How to reduce the cost of global roaming

Man holding a globe under his arm

Here are some strategies and tools for keeping costs down while staying connected.

$557 million dollars. That was the headline figure –more than half a billion dollars— in a recent AAP story outlining what global roaming “bill shock” has cost the Australian traveller.

This huge number lends support to anecdotal accounts of $10,000 phone bills and the rise of services, like one outfit down in Melbourne, that is devoted to helping consumers negotiate their way out of massive phone bills.

Global roaming is an issue that will be with us for the foreseeable future –despite regulatory rumbling, account limit alerts and heavily publicised telco global roaming packages (most of the time just unsustainable loss leaders that might burn you eventually).

But there is a side to the global roaming story that hasn’t really been told.

If consumers are facing big global roaming bills from the one-off trip, common sense says that businesses of all sizes are facing an even bigger problem.

But aggregate numbers are difficult, if not impossible, to come by. It is the rare business that will publicly admit to being burned by global roaming. What we are seeing every day, however, suggests that businesses are struggling to keep costs low while staying connected.

The problem is that unless your business has adopted a unified approach to telco for overseas travel, high bill costs will become a chronic problem.

An ad hoc approach just doesn’t work.

Instructing employees to reduce phone use might lead to lower bills, but there will likely be other costs: lost business opportunity and reduced business efficiency.

A draconian response that penalises employees or makes them too aware of how they use their phones when abroad can have a chilling effect on good business practice. No sensible company wants its employees to stop returning customer calls in a timely manner or neglect important inter-office business communication for fear of high charges.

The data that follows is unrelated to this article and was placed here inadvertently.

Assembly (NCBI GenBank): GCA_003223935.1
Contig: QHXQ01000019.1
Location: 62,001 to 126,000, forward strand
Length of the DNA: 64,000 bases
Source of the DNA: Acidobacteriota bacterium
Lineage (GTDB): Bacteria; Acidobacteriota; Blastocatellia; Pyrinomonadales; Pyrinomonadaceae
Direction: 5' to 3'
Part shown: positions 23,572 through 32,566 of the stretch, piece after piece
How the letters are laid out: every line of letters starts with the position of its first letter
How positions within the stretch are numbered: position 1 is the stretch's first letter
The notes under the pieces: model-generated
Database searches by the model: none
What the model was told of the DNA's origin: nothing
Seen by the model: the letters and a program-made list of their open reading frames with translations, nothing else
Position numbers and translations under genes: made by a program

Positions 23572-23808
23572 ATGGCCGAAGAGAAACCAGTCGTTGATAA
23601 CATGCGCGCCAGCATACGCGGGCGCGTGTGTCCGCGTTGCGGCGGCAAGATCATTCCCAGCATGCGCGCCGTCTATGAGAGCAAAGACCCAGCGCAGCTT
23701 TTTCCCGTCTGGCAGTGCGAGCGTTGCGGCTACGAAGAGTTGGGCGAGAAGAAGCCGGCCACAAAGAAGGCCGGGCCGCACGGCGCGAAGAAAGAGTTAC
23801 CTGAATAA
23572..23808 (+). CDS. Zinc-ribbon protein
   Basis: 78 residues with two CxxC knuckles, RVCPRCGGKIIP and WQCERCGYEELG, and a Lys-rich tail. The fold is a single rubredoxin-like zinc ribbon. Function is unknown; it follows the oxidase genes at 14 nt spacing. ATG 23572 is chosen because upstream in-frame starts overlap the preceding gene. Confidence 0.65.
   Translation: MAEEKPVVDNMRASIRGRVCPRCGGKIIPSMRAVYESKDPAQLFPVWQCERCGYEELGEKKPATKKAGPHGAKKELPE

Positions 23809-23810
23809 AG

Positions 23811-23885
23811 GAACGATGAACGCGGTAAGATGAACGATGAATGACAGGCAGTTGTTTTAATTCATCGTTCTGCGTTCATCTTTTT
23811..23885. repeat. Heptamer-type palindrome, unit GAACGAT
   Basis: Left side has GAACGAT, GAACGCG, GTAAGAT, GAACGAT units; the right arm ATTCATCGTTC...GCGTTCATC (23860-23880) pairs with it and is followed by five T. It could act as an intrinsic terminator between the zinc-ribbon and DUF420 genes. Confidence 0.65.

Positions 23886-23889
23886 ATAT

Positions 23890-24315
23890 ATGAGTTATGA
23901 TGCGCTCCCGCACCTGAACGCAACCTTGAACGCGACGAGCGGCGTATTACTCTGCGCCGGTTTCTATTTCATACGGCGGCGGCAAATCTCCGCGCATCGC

Internet VOIP services and Skype might seem like a solution. Indeed, for some telecommunication activities –like long conference from a static location with ample or very low cost Internet— they probably are.

But, again, business continuity is critical for most travellers and these approaches depend on cheap or no-cost broadband Internet. Cheaper global roaming data rates aren’t the answer either.

We’re simply not there yet in terms of delivering comparable rate structures to what Australians are used to back home. In other words, don’t expect VOIP services or Skype to work well or cheaply from your mobile device when global roaming.

Even with the most competitive rates, everyday activities on the Internet will add up. For example, checking a Facebook page usually consumes 40kb of data. If you are paying conventional global roaming rates that one page can cost you over $1.

Even text only emails at 15KB can add up quickly with some of the leading Australian providers charging as much as $0.72 for each one.

Clearly, if text only emails cost that much then many of the mobile data functions we have grown accustomed to, like Google maps and YouTube, need to be avoided.

The general guidelines for both business and leisure travellers when it comes to global roaming data is remain vigilant, seek free WiFi wherever possible and never expect to use your mobile devices in the same way abroad as at home.

So what can a business do in order to ensure telecommunications continuity at a manageable cost?

The first step is to recognise that the biggest cost centre is voice, not data. For global roaming not to burn, your business needs to use providers who can offer competitive global roaming rates.

Unfortunately, the leading Australian telcos really don’t do this. While some of their global roaming rates can be competitive for specific destinations, there can be huge disparities that might mean an employee on a multi-country trip could run the risk of making a long call from a country with an exorbitant rate (e.g., 1 hour at $5 a minute becomes a tidy $300).